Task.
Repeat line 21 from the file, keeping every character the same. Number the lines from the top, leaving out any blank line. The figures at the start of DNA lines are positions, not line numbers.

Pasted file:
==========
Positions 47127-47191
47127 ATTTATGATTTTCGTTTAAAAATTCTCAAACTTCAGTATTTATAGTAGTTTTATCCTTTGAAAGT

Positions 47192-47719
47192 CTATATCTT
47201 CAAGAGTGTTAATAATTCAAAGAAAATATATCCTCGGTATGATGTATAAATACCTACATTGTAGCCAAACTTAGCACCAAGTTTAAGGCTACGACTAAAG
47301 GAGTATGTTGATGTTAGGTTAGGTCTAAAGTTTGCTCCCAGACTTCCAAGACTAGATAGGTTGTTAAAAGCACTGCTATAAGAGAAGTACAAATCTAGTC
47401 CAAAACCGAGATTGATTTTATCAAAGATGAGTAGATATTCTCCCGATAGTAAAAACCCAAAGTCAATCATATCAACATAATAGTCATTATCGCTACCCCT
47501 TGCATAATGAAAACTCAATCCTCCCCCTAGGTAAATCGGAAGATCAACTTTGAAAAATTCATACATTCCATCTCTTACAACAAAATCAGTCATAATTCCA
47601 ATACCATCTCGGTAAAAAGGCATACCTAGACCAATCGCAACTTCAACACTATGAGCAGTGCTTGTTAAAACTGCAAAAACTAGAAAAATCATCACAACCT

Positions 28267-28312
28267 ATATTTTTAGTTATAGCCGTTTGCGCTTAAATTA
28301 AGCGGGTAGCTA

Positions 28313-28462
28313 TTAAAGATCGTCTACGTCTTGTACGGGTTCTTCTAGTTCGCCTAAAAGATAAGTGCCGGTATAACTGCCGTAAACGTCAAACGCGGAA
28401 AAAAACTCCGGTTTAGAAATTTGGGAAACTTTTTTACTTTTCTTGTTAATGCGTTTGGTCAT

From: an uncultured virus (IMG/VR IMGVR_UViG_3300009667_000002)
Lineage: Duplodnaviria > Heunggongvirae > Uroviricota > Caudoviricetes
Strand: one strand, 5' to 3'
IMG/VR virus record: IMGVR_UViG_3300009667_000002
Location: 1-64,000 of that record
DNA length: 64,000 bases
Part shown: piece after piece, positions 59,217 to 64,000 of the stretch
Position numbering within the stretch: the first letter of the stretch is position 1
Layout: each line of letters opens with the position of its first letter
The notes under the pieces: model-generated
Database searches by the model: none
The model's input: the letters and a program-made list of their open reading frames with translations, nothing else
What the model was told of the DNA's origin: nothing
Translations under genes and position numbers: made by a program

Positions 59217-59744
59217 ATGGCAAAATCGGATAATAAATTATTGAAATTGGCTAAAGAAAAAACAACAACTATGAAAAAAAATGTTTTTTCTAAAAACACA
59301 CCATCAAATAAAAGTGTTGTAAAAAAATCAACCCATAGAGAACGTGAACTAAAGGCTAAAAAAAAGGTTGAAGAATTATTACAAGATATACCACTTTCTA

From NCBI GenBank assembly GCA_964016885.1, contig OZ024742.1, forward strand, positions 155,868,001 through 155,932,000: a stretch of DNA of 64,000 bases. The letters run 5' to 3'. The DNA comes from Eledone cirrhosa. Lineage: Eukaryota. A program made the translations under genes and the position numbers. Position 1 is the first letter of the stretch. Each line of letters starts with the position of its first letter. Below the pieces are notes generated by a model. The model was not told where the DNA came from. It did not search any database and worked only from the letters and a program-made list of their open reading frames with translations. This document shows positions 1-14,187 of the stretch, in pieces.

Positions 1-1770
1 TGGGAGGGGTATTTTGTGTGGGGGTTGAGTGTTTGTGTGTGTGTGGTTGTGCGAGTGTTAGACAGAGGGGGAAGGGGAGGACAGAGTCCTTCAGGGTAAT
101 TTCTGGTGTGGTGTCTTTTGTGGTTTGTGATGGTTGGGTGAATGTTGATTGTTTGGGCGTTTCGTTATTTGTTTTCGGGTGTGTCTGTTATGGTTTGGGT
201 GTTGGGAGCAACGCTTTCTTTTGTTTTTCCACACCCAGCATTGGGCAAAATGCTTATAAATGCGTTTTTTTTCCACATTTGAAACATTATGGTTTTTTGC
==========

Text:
DNA length: 64,000 bases